Don’t Plug This into That: This is Why Powering Our Essential Electronics Can Be Costly
Here’s our advice on how to power the things that matter most to you. We call it the Pico-Grid.
We use a lot of energy each day.
While we use electricity practically every minute of every day, not everyone understands the major uses of electricity in our homes and offices. Reducing electricity usage is a big opportunity to reduce both monthly power bills and carbon emissions. And the crucial first step toward diminishing electricity usage is understanding it.
By looking at how electricity is used, we’re able to develop a better understanding of the way we individually consume electricity. When we’re able to separate electricity usage into different end uses, we can see where the major demand for electricity is in most home. But before we can understand how energy is used, we need to develop an understanding of some key terms and how they fit into our power system.
Behavior-Based Critical Loads
The “plug load” refers to the amount of energy being used by a home or building through its electrical outlets by things like computers, TVs, printers, vending machines, refrigerators and more. The more appliances and electronic devices that are plugged in throughout the home or building, the larger the plug load. Because a home or building’s plug load can account for a huge percent of its total energy use, better managing plug loads can have a sizable impact on the home or building’s energy efficiency.
Critical, or essential, loads are those electrical loads to which power supply has to be maintained. The power supply to these loads should never be interrupted because it powers the devices and appliances we need, or use, most. When discussing behavior-based critical loads, the way in which we interact with and use energy determines what the most critical loads are based on what is used most frequently or necessary to sustain the continuity of our lifestyle or business.
According to “Home Idle Load: Devices Wasting Huge Amounts of Electricity When Not in Active Use,” the largest electricity uses in U.S. homes — heating and cooling, lighting and refrigeration — account for just 15 percent of always-on electricity consumption. Consumer electronics (televisions, computers, printers, game consoles, etc.), on the other hand, account for 51 percent.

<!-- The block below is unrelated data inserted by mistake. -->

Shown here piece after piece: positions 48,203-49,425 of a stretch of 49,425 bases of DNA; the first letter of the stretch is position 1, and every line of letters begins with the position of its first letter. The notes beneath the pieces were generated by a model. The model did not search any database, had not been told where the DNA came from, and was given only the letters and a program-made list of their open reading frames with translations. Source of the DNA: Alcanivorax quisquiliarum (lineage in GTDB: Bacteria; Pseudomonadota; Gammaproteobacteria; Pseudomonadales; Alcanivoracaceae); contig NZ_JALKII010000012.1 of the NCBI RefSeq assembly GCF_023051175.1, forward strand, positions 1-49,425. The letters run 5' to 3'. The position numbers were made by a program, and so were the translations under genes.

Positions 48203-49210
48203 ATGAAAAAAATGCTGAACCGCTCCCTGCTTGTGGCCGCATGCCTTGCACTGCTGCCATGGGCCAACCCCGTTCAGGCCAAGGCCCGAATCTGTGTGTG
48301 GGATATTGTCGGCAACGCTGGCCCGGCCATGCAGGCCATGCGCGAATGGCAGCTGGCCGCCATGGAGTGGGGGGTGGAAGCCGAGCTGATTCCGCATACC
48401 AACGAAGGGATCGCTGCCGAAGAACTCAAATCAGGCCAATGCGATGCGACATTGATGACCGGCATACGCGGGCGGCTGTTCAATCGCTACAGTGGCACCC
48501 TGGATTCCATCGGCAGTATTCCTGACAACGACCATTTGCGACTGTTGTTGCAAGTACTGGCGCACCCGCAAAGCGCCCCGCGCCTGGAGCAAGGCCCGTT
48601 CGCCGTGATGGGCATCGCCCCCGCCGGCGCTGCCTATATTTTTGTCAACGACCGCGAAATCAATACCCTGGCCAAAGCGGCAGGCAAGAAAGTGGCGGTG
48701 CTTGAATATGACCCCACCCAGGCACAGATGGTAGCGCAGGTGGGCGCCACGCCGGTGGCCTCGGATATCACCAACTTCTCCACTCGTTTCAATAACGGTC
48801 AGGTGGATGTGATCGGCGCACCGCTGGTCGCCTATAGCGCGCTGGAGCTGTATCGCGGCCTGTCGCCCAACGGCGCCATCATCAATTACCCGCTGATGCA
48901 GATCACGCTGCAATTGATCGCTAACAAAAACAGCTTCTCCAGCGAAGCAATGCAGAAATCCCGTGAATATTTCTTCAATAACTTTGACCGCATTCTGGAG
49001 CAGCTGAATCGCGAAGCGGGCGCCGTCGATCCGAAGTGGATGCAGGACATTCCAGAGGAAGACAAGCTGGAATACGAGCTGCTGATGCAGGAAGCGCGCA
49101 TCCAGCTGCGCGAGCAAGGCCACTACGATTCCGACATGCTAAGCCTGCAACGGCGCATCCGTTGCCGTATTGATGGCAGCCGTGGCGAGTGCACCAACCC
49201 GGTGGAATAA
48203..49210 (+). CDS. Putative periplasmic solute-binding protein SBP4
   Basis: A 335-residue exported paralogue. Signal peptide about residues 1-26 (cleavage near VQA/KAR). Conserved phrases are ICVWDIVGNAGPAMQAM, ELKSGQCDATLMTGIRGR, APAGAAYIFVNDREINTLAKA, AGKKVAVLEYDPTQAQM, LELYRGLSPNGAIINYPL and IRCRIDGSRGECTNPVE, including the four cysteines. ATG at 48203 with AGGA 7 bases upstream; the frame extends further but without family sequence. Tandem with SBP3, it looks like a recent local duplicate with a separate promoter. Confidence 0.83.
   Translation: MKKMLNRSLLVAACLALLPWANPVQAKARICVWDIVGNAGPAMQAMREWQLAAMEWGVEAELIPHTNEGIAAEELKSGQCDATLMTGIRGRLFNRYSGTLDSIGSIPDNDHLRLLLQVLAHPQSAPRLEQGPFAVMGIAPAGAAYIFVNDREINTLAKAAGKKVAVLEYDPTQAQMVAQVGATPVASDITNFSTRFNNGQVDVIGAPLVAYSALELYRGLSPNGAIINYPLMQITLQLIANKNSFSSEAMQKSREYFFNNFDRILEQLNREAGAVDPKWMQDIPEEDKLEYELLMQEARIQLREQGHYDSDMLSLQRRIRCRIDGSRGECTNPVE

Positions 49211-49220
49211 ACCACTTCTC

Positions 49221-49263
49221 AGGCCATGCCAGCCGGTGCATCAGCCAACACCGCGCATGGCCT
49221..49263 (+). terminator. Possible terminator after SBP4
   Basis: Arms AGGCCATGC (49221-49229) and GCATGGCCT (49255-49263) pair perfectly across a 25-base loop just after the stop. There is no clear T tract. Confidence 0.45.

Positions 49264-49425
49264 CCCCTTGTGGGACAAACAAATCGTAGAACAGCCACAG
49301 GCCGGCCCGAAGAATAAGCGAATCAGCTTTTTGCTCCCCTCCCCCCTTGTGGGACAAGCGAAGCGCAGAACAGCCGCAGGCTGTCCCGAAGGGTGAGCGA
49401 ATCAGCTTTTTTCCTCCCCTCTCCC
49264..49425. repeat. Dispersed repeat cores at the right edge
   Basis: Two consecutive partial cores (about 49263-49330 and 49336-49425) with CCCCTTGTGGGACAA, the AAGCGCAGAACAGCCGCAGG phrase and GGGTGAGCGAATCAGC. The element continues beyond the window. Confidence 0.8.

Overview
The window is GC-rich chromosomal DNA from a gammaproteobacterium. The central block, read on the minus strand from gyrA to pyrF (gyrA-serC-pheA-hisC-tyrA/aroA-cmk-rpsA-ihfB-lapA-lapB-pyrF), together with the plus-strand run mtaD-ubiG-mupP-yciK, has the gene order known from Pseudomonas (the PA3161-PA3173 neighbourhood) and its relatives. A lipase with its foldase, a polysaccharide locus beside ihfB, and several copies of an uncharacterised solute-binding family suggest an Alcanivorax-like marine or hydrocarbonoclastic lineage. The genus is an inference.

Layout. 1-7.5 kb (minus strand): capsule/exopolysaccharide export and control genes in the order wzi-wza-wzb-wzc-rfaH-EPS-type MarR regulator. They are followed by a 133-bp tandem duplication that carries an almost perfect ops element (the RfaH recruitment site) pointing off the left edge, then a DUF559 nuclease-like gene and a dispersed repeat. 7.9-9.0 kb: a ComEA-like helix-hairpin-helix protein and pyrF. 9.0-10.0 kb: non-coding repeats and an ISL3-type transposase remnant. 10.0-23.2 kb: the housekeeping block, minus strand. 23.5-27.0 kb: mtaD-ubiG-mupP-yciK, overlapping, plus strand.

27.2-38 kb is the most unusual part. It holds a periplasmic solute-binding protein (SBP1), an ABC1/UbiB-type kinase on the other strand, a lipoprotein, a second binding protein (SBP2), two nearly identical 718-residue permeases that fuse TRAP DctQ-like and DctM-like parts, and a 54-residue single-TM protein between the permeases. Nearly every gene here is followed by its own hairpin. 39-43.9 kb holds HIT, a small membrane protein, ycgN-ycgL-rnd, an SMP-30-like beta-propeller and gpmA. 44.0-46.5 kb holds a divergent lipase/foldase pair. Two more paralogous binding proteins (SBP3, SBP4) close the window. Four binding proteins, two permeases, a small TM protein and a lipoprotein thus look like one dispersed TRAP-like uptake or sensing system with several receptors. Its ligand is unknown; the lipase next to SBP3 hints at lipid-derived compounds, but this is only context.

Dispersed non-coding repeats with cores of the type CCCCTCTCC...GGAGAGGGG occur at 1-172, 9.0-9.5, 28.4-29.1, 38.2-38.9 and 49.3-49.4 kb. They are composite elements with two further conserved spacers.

Whether discussing refrigerators, Wi-Fi routers, security systems, entertainment systems, garage doors or sump pumps, these loads are most essential because we either use them most or need them — even during small outages. It’s in this behavioral-based idea where certain electronic devices and appliances can begin to be seen as more important than others (your washer/dryer, for example).
Certain Electronics and Appliances are More Important
Because of this difference, essential electronics should have power priority over those less critical devices and appliances. If you think your Wi-Fi router or fridge is more important than other electronics around your home or office, the cost of that energy is more important, too.
When end users are able to assess how loads are broken up around their home or office, they’re able to ensure the continuity of their lifestyle or business without interruption in the event of an outage. By tracking your plug load, users can determine where energy is being wasted as well as used, which, in turn, allows for the use of advanced technologies to shut off the flow of energy to certain devices at certain times in order to cut down on wasted energy.
Reliable Backup Power (also known as Distributed Energy Storage)
We need to consider a better way to manage the grid at a micro-utility scale. If you want backup power, or reliability of power for a home or building, there are energy storage options out there. You just have to spend a lot of money to get microgrid-sized or Tesla Powerwall-sized storage because you’re powering everything as opposed to the essentials. When it comes to energy storage today, all electronics and appliances are considered equal, they just need power. But it doesn’t have to be this way.
It’s too expensive to generate energy all by yourself, so use the grid infrastructure that already exists. This is where the idea of a “pico-grid” that leverages distributed energy storage comes in, where consumers can power just the items that are most essential around the home and office first. With distributed energy storage on a pico-grid, it doesn’t matter what happens on the outside of the meter because if an outage occurs, you’re protected on the inside.
When you manage personal grids at a micro-scale, it plays into the bigger picture of reliability and resilience as well. In fact, opting for a personal grid doesn’t mean you’re separating yourself, becoming off grid or completely independent from everything else. It’s actually the cooperation of the interconnected main grid down to your grid all working together to better manage plug loads.
What Matters Most to You?
Think about what’s most important to you because that impacts the grid at large, how energy is being managed and how sustainable and efficient it can be. All we have to do is look at how energy is used in our homes and office to understand our personal grid and take initiative to become more energy efficient. If we understand that and the notion that there’s other critical things that are important to power that keep our lives and businesses going, it might help the big picture of how to generate and distribute energy in the future.